NOT UNTIL SHE TOLD ME

Words and image by Kyle LaMar Rape Culture_72dpiNot until she told me she was raped, did I begin to care about rape. Before she told me she was raped, it didn't affect me, personally. It wasn't something I had to worry about, being male. I didn't have a daughter or a sister. I, like many, was/am blissfully privileged. 

Not until she told me she was raped, did I start to notice how many men and women use rape as the butt of a joke—how often we casually slip it into an anecdote. Suddenly, I found myself wincing at the word, looking to see if she was reacting to what they were ignorantly saying. Could people now read on my face that I felt uncomfortable in the way they casually used the word rape? And then, did I ever ignorantly slip the word into a "harmless" joke? I'm sure I did. I definitely did. Was she around when I did?

Not until she told me she was raped, did I start to notice how often rape was used as a plot-line in television shows and movies. While we both sat on the couch together, a female character became yet another rape victim, before the both of us. Suddenly a casual scene became visceral trauma. It was alive in the room. Did the writers know anyone that was raped when they wrote this story line? Odds are, yes, although they may not have been aware. Were they male? Odds are, yes. Would they have written it differently, or at all, if their lover told them they were raped before they knew them?

Between us, it became a conversation. We examined these scenes and noted how flat they were. How the worst and surprisingly common thing that can happen to a woman in a story line was for her to be raped. She would be victimized usually, and another (usually male) character would come to her rescue. There was little resolution, and even less reality. It was a trope, a few lines in a script. They never seemed to show a woman triumphing over her victimization. They never represented her triumph, the woman I know now.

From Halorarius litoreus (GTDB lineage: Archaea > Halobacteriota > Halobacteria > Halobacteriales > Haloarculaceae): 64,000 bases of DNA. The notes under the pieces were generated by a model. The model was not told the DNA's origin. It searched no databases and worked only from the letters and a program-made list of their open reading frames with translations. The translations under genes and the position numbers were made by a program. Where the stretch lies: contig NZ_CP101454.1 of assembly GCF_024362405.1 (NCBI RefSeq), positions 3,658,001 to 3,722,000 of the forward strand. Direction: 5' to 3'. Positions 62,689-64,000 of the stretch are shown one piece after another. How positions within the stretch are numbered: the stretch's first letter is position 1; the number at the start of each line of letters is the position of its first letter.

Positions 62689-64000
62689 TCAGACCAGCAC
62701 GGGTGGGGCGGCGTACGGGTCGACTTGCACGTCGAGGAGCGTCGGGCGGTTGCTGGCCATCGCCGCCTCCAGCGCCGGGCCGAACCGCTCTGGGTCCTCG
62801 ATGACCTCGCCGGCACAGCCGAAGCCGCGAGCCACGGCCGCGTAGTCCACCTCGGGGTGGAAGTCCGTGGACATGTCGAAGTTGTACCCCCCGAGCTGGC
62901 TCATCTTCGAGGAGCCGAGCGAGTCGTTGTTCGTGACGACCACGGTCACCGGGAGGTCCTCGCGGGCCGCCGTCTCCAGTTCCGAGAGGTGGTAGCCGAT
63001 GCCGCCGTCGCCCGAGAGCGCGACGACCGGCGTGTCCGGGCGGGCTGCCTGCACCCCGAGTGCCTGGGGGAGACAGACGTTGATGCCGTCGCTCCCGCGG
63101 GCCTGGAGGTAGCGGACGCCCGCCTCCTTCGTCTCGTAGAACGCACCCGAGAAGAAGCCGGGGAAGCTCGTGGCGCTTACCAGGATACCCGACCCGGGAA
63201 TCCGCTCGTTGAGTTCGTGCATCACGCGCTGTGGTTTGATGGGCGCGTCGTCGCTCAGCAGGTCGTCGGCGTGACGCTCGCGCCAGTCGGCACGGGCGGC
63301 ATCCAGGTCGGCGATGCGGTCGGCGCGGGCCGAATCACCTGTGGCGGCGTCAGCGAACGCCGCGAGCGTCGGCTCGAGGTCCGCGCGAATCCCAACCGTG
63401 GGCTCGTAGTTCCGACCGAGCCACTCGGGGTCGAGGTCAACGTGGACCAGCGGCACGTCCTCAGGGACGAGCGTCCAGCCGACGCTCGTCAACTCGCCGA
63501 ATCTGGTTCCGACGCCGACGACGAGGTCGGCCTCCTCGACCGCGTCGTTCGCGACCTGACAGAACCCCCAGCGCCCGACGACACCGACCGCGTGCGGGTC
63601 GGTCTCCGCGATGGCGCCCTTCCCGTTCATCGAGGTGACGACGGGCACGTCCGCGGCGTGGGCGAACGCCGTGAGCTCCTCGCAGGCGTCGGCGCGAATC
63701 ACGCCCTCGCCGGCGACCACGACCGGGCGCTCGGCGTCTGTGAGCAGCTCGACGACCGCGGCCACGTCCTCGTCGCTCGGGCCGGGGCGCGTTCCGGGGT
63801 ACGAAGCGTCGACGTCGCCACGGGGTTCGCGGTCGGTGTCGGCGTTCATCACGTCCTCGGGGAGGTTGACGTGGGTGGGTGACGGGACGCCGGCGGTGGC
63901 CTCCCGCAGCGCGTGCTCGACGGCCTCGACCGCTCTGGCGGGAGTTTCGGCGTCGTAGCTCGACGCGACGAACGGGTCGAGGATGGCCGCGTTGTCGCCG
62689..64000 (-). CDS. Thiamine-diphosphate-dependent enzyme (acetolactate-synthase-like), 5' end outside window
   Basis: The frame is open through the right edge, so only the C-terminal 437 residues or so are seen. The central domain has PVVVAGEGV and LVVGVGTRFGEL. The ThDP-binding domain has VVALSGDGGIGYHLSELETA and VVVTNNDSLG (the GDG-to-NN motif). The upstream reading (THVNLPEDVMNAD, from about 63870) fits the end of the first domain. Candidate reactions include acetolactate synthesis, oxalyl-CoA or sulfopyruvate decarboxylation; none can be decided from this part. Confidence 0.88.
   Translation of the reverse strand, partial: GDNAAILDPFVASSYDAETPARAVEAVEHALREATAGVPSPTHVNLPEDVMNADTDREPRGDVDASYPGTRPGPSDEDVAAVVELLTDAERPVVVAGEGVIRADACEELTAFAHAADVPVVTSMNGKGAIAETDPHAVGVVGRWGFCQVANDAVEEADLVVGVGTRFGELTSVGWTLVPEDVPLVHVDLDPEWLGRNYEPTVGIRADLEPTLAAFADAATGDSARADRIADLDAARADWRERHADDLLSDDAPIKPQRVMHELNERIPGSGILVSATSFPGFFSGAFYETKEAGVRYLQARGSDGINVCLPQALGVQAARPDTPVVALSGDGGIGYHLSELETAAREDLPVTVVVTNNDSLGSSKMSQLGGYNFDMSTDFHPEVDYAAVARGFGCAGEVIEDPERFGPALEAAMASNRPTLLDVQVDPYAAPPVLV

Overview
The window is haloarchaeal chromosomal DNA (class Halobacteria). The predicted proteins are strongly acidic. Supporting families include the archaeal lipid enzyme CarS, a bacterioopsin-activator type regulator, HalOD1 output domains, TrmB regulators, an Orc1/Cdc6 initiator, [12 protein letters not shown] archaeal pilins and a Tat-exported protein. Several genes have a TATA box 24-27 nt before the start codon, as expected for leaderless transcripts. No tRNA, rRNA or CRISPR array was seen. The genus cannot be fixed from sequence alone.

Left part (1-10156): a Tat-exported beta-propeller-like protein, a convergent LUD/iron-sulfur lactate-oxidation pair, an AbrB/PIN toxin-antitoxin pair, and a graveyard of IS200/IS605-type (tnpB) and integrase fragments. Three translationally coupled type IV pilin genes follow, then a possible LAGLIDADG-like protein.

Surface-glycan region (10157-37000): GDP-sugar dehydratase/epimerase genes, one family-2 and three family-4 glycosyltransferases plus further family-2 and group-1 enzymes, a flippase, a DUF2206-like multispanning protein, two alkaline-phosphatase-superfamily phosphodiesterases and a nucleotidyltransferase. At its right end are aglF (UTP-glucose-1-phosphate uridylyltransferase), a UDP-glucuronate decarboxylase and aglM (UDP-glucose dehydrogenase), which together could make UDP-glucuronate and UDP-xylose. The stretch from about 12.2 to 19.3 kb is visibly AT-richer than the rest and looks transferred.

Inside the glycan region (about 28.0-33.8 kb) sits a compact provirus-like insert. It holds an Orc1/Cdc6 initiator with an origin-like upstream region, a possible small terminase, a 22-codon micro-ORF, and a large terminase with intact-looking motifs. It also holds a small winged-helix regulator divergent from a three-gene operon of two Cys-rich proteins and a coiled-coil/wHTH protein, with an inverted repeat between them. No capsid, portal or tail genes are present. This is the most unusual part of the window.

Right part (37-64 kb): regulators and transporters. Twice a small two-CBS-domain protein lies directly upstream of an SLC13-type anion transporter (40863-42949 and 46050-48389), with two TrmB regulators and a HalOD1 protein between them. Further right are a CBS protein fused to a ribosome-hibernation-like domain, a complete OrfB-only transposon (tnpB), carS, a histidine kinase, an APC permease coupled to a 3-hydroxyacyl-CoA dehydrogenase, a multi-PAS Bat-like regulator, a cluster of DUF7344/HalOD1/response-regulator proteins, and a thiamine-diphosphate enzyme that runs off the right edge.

The truth is, I don't know why someone decided to write that rape scene. Maybe they are aware of how common it is. Maybe they did know someone who was a victim of rape. Maybe they were raped themselves. But the disconnect is there still. Perhaps it's mostly cultural, societal, privileged patriarchy writing the accepted norm. I can say that even my closest friends are guilty of pretending like rape isn't commonplace. I can say that even I, before she told me she was raped, thought it was just a thing that happened. Not to me, not to anyone close to me. There was nothing for me to worry about, before.

And now, all I have to do is turn on the TV to accept that we live in a culture of rape.

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